Teach For America: Latino education needs to happen now

Teach For America (TFA) ended Hispanic Heritage month last week with an impressive “Teach Orgullo. Create Oportunidad” Google+ Hangout to discuss not only the importance…

“Teach For America,” discuss the important role of Latinos in education. (TFA)

Teach For America (TFA) ended Hispanic Heritage month last week with an impressive “Teach Orgullo. Create Oportunidad” Google+ Hangout to discuss not only the importance of Latinos in education but also their unlimited future.

“At Teach For America, we’re really interested in partnering with the communities,” spokesperson Carol Frazer, director of Teach For America Initiatives for Brand Marketing and Digital Strategy, told VOXXI. “We’re always finding ways to further engage policymakers to see how can we truly come together to create a better opportunity for the next generation of Latinos.”

SEE ALSO: Santa Barbara City College increasing Latino student success

The goal behind the “Teach Orgullo. Create Oportunidad” Google+ Hangout was to identify the most pressing issues affecting the education of Latinos nationwide and to create a call for action packaged as a conversation that includes tactical steps needed to see Latino education priority become a reality.

Frazer said the positive results from the cyber conference stemmed from the top-notch panelists including Executive Director of the White House Initiative on Educational Excellence for Hispanics Alejandra Ceja.

“Ceja said [President Obama] has vowed in 2020 we’ll be the country with the highest rate of degree completion,” Frazer said. “We won’t get to that goal without the Latino community, so it’s going to take a collective action.”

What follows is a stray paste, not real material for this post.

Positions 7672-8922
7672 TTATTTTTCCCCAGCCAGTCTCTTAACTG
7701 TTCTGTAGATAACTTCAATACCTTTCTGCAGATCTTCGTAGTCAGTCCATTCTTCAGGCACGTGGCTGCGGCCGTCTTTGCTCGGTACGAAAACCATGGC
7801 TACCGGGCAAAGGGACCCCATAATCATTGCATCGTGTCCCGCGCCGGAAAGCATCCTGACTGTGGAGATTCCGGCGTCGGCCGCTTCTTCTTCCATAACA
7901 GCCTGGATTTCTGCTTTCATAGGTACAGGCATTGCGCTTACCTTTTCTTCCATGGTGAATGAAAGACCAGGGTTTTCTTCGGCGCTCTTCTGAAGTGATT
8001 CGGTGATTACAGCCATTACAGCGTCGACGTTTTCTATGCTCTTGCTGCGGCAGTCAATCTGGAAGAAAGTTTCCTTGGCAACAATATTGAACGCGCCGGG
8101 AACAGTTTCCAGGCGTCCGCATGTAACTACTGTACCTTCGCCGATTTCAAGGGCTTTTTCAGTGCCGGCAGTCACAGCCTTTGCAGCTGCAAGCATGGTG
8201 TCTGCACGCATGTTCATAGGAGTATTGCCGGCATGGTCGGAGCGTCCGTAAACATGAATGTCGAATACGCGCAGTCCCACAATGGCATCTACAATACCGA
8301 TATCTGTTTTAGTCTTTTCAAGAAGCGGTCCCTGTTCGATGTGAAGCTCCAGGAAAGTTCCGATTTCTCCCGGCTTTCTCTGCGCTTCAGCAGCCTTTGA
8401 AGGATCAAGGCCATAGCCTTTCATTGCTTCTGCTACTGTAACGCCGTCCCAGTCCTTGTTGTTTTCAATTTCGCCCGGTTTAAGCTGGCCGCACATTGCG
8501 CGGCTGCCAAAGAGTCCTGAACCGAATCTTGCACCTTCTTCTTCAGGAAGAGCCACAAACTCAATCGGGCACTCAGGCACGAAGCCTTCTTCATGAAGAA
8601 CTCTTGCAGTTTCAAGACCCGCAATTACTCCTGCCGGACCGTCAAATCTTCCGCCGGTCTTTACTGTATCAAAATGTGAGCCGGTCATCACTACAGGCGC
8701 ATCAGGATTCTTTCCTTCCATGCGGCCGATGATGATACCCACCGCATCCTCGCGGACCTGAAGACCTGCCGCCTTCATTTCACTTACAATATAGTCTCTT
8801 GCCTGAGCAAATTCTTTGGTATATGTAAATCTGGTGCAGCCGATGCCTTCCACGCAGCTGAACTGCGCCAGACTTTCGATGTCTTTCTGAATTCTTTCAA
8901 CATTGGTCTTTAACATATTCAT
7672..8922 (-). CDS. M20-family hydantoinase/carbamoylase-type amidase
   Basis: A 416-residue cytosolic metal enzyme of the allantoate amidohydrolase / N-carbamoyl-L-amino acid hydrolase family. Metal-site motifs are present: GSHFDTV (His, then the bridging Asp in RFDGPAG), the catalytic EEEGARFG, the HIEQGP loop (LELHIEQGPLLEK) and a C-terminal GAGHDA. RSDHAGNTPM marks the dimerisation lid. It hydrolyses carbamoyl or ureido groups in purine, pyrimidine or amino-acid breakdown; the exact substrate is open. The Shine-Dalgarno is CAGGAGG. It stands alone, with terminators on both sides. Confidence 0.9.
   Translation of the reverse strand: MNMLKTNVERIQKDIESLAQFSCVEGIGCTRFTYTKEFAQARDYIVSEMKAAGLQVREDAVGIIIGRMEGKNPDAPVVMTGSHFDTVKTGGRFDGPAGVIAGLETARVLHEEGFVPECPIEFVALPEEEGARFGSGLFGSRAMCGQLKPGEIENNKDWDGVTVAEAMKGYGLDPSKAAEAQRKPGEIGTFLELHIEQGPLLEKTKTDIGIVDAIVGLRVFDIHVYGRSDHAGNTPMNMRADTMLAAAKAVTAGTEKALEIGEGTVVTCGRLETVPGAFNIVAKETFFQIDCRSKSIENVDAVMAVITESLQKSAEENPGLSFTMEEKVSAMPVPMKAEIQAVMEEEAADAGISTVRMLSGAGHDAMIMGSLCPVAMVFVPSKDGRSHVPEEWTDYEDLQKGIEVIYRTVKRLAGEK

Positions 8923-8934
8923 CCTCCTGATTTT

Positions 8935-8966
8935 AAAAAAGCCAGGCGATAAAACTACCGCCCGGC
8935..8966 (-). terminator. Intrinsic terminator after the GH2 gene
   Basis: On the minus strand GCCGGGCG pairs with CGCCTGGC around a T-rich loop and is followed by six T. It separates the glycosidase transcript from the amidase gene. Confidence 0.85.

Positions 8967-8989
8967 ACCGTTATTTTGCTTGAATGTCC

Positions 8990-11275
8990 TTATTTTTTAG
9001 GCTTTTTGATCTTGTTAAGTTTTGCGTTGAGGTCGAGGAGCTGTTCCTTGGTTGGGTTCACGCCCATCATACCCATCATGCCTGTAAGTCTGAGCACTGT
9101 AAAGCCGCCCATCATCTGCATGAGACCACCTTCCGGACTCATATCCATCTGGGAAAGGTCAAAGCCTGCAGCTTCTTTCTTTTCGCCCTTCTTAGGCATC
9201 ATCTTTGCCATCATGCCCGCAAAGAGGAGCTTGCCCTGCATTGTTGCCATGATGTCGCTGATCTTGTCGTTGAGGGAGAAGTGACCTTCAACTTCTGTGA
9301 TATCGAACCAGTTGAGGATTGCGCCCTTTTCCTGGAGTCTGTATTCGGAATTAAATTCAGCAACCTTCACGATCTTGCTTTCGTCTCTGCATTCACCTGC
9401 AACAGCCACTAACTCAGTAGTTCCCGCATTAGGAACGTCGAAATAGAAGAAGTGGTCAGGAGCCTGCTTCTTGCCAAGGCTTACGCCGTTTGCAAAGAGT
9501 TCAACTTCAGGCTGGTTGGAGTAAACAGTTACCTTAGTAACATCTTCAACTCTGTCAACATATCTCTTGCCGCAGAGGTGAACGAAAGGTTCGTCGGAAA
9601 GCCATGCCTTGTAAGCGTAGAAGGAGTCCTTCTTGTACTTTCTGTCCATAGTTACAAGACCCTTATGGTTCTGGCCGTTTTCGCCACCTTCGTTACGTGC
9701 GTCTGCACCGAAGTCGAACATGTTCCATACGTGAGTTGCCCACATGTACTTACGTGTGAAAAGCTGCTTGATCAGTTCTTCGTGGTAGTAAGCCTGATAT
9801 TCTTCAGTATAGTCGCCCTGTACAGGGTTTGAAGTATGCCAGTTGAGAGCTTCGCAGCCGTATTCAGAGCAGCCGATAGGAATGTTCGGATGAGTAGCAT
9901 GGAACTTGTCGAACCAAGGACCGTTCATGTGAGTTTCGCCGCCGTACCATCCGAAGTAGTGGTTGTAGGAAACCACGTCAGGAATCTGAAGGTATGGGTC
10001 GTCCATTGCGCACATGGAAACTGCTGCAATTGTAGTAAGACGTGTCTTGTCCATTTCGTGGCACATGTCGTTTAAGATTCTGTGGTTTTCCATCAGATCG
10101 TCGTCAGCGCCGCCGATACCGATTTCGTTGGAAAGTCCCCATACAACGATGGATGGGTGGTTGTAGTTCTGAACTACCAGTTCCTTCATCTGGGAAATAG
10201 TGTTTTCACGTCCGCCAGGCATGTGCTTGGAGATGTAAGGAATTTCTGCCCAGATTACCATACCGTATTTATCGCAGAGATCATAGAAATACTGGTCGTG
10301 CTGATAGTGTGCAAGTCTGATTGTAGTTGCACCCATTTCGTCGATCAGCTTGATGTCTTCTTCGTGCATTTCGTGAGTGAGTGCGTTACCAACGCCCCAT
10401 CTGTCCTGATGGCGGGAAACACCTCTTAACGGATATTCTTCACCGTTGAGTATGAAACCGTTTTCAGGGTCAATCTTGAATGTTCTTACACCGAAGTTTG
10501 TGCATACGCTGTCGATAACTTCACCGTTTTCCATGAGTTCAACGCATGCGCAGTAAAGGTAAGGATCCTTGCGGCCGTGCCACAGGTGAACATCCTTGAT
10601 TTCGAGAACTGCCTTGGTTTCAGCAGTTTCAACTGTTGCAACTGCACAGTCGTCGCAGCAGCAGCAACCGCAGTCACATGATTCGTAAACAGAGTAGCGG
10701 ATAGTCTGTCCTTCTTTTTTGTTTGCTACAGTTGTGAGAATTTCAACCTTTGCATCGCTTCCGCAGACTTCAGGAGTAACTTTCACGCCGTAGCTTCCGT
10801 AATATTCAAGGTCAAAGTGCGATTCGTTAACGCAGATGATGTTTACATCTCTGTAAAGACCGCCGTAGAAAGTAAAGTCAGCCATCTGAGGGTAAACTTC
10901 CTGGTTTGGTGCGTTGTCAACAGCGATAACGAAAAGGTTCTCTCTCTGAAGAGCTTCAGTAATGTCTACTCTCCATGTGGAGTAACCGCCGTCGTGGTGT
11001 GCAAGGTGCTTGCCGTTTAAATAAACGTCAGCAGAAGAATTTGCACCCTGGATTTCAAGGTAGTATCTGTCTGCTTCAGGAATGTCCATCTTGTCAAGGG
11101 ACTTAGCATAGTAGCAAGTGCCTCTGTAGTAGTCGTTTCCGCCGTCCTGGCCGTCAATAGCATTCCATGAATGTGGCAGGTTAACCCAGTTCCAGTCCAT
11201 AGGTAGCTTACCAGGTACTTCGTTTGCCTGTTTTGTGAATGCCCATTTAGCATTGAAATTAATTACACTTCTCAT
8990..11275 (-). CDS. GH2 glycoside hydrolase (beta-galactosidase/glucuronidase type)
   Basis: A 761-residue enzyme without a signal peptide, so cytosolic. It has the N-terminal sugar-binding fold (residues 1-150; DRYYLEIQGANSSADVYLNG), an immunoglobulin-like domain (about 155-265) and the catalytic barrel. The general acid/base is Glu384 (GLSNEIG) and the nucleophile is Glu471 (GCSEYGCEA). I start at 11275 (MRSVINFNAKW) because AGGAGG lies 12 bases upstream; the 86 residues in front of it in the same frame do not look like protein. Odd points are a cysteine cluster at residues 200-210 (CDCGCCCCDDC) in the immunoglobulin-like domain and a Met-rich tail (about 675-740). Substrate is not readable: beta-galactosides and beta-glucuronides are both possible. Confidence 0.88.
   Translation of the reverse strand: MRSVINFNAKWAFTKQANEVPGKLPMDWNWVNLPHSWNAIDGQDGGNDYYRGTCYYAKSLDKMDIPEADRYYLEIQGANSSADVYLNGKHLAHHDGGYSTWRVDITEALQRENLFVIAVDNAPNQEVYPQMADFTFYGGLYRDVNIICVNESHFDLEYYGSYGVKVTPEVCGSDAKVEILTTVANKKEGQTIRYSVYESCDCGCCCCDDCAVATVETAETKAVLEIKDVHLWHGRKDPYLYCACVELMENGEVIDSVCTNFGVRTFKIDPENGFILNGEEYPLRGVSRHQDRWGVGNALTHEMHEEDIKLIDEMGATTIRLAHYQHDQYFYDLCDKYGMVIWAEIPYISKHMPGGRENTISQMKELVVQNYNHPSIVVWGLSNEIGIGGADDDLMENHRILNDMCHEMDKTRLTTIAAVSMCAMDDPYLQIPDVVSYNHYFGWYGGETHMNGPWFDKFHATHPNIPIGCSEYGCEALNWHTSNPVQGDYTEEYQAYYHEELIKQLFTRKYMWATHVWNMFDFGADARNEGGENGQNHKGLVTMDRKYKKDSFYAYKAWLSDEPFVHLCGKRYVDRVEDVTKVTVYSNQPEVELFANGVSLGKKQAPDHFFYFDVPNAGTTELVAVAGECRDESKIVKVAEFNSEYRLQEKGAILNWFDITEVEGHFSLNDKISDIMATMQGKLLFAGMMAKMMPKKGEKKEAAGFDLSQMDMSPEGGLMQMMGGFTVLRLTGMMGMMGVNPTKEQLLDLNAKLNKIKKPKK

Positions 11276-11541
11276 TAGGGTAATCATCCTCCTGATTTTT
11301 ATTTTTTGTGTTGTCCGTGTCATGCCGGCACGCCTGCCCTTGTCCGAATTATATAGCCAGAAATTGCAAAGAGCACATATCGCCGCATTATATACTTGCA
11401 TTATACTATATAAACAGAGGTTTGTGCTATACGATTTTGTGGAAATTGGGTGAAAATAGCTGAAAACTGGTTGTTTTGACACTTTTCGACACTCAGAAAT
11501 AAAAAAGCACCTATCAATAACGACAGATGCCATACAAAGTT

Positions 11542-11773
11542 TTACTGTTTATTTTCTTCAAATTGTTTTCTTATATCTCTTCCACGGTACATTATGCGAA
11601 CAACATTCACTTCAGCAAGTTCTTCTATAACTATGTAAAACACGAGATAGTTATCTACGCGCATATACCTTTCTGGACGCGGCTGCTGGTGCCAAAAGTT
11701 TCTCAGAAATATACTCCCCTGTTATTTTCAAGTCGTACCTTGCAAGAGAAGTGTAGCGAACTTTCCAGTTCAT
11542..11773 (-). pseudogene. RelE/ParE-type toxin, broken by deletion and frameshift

She added, “Going in, I’m not quite sure we all understood the priorities or promises made around that goal. So it’s a very clear goal we’ll all have to gather around if we want to see that happen in our country.”

Other panelists included Teach For America corps member Lorenzo Garza and Dream.US program director and DREAM Act advocate Maria Gabriela “Gaby” Pacheco.

“The one thing that really stood out was the importance of culturally responsive material in the classroom and being quite intentional about it,” Frazer said. “The reason was because teachers tend to be the first point of contact for Latino children, especially those that are the children of undocumented parents.”

The subtext to the “Teach Orgullo. Create Oportunidad” Google+ Hangout was in the next few decades the presence of the Latino population will continue to grow. That’s why conference attendees stressed the importance of providing the Hispanic community with an excellent education.

Naturally, this message goes right in line with the mission of TFA, which recruits, trains, and supports outstanding individuals of all backgrounds who commit to teach for an initial two years in underserved schools and become lifelong leaders in the pursuit of educational equity.

The organization, which is among the country’s largest providers of Latino teachers, has long recognized the potential of teachers who share students’ backgrounds to serve as critical classroom leaders and role models.

The reality is talk is cheap, and when it comes to promoting the education of Latinos and bridging the education gap, there are plenty of conferences and events held nationally. So why does Frazer feel the “Teach Orgullo. Create Oportunidad” Google+ Hangout was different.

“These conversations are had often but I don’t believe they are had often by community leaders who are coming together to have a very objective conversation with great depth about this specific topic,” Frazer said. “That’s why we had such a huge response on social media about this conversation.

“Each one of these individuals brought life and depth of experience into their particular area. I think that’s what made this one very unique.”

Securing pathways to reach a commonly held goal was a positive takeaway from the event, which Frazer said TFA could be doing again sooner than later.

“Because of the response, we see it’s useful,” Frazer said. “People are finding useful information they didn’t have prior. They want to continue that conversation, and we look forward to being a platform for them to continue.”

SEE ALSO:  Excelencia in Education: Promoting Hispanic excellence in school

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